Strategies to minimise the current disadvantages experienced by women in faecal immunochemical test-based colorectal cancer screening

Research output: Contribution to journalReview articlepeer-review

Abstract

Currently, women are disadvantaged compared to men in colorectal cancer (CRC) screening, particularly in programmes that use faecal immunochemical tests for haemoglobin (FIT) followed by colonoscopy. Although there is no single cause for all the known disadvantages, many can be attributed to the ubiquitous finding that women have lower faecal haemoglobin concentrations (f-Hb) than men; there are many plausible reasons for this. Generally, a single f-Hb threshold is used in CRC screening programmes, leading to lower positivity for women than men, which causes poorer outcomes for women, including lower CRC detection rate, higher interval cancer (IC) proportion, and higher CRC mortality. Many of the now widely advocated risk scoring strategies do include factors taking account of sex, but these have not been extensively piloted or introduced. Using different f-Hb thresholds for the sexes seems advantageous, but there are difficulties, including deciding which characteristic should be selected to achieve equivalency, for example, positivity, IC proportions, or specificity. Moreover, additional colonoscopy resources, often constrained, would be required. Governments and their agencies should be encouraged to prioritise the allocation of resources to put simple strategies into practice, such as different f-Hb thresholds to create equal positivity in both sexes.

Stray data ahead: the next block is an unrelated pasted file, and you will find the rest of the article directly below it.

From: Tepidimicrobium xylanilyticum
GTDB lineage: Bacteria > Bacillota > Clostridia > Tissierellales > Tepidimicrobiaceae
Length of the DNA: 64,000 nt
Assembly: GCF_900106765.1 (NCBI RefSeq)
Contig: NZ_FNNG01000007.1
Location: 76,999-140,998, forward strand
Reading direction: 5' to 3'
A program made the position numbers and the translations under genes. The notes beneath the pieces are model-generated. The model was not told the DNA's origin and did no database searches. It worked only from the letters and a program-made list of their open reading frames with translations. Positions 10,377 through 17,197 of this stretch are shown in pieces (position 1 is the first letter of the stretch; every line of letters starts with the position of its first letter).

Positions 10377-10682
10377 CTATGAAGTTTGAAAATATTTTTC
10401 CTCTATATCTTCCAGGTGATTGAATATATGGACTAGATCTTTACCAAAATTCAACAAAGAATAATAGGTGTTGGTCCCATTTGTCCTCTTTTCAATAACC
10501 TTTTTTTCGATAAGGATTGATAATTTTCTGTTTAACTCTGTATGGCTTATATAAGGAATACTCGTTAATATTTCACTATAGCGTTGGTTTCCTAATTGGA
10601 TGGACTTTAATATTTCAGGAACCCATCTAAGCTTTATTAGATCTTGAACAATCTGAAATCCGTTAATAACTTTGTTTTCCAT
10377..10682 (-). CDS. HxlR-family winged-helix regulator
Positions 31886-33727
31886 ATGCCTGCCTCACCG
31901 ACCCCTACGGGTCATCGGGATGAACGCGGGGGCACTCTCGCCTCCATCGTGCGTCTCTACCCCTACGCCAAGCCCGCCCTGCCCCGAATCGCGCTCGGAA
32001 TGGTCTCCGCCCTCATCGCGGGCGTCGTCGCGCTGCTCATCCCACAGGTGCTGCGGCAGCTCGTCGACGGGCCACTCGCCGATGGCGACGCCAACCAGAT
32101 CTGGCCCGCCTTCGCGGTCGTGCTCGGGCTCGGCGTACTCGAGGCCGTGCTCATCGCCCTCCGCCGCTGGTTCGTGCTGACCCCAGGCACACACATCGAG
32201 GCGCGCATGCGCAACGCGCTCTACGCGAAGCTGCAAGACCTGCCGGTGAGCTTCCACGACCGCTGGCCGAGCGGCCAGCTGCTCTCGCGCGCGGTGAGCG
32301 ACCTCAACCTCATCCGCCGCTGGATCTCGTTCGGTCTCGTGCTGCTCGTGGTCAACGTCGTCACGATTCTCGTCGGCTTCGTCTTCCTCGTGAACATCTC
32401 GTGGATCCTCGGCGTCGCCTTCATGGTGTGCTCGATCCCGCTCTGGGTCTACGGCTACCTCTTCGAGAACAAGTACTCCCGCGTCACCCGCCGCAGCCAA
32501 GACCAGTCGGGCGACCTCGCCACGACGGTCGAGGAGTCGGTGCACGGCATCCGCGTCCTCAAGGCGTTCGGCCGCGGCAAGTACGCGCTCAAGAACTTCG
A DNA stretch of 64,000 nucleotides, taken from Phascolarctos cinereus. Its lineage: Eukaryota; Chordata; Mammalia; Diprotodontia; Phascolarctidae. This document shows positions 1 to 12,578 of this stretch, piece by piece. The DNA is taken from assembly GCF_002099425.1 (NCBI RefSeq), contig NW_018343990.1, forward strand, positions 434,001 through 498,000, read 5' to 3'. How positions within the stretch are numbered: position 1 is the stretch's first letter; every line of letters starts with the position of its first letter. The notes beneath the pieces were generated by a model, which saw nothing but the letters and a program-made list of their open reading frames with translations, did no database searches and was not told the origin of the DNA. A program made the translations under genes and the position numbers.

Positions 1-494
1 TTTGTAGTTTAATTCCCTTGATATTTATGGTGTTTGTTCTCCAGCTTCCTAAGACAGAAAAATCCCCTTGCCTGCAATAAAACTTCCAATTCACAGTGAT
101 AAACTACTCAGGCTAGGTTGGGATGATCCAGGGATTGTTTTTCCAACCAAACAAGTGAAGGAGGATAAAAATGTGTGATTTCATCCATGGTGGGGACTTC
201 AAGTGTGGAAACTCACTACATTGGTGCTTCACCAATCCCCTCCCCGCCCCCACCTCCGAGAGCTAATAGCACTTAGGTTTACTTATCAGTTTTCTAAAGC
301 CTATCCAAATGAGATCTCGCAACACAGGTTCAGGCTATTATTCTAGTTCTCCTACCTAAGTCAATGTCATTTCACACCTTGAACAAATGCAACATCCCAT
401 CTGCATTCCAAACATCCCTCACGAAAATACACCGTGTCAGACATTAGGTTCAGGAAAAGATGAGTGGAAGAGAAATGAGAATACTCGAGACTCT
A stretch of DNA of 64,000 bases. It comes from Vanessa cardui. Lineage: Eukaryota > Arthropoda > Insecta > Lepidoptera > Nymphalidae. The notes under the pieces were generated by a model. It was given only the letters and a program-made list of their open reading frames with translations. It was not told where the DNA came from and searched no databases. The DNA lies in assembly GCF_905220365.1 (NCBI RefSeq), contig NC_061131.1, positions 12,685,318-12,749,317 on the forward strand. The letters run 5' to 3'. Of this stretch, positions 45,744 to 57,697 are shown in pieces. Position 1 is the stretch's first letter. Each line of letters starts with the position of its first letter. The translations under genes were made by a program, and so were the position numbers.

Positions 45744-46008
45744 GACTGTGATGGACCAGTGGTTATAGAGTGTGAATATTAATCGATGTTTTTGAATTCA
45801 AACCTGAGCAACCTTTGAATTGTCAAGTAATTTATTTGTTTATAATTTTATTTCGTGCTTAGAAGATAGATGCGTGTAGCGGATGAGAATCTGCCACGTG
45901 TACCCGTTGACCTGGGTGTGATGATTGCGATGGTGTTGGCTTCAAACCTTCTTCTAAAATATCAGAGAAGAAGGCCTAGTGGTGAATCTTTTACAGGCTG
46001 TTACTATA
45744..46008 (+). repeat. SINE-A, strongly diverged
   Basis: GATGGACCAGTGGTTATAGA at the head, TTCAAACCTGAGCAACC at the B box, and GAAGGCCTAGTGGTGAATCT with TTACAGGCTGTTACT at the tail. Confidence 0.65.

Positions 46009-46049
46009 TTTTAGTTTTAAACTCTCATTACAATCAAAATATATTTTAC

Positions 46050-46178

Original languageEnglish
Pages (from-to)1496-1505
Number of pages10
JournalClinical Chemistry and Laboratory Medicine (CCLM)
Volume60
Issue number10
Early online date13 Jul 2022
DOIs
Publication statusPublished - Sep 2022

Keywords

  • colorectal cancer
  • colonoscopy
  • faecal immunochemical test
  • faecal haemoglobin
  • risk-scoring
  • screening

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